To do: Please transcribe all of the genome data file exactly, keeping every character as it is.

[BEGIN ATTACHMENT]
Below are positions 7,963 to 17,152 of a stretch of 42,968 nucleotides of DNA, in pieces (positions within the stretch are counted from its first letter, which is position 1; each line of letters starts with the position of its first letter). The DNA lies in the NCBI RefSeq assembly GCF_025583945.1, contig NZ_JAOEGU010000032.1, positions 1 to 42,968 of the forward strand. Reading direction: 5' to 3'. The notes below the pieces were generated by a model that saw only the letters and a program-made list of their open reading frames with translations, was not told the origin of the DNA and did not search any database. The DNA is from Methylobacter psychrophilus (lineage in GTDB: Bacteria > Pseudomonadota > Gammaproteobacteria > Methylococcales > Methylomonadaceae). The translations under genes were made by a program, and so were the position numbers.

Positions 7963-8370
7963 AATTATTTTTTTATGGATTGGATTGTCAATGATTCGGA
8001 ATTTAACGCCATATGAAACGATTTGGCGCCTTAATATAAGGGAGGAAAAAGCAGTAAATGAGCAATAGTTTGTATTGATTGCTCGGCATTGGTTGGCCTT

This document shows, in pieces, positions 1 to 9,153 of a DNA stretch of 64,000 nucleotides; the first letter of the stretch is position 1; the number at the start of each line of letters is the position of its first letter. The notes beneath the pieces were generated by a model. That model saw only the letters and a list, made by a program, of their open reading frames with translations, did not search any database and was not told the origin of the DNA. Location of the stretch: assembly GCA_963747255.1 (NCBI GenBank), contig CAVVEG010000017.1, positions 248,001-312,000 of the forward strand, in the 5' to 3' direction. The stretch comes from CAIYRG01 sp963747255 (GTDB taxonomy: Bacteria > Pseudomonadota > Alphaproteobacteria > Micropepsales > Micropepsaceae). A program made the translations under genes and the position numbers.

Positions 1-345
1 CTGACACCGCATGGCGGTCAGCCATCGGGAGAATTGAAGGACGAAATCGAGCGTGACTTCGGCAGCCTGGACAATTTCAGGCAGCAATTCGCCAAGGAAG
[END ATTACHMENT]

Below are positions 7,963 to 17,152 of a stretch of 42,968 nucleotides of DNA, in pieces (positions within the stretch are counted from its first letter, which is position 1; each line of letters starts with the position of its first letter). The DNA lies in the NCBI RefSeq assembly GCF_025583945.1, contig NZ_JAOEGU010000032.1, positions 1 to 42,968 of the forward strand. Reading direction: 5' to 3'. The notes below the pieces were generated by a model that saw only the letters and a program-made list of their open reading frames with translations, was not told the origin of the DNA and did not search any database. The DNA is from Methylobacter psychrophilus (lineage in GTDB: Bacteria > Pseudomonadota > Gammaproteobacteria > Methylococcales > Methylomonadaceae). The translations under genes were made by a program, and so were the position numbers.

Positions 7963-8370
7963 AATTATTTTTTTATGGATTGGATTGTCAATGATTCGGA
8001 ATTTAACGCCATATGAAACGATTTGGCGCCTTAATATAAGGGAGGAAAAAGCAGTAAATGAGCAATAGTTTGTATTGATTGCTCGGCATTGGTTGGCCTT

This document shows, in pieces, positions 1 to 9,153 of a DNA stretch of 64,000 nucleotides; the first letter of the stretch is position 1; the number at the start of each line of letters is the position of its first letter. The notes beneath the pieces were generated by a model. That model saw only the letters and a list, made by a program, of their open reading frames with translations, did not search any database and was not told the origin of the DNA. Location of the stretch: assembly GCA_963747255.1 (NCBI GenBank), contig CAVVEG010000017.1, positions 248,001-312,000 of the forward strand, in the 5' to 3' direction. The stretch comes from CAIYRG01 sp963747255 (GTDB taxonomy: Bacteria > Pseudomonadota > Alphaproteobacteria > Micropepsales > Micropepsaceae). A program made the translations under genes and the position numbers.

Positions 1-345
1 CTGACACCGCATGGCGGTCAGCCATCGGGAGAATTGAAGGACGAAATCGAGCGTGACTTCGGCAGCCTGGACAATTTCAGGCAGCAATTCGCCAAGGAAG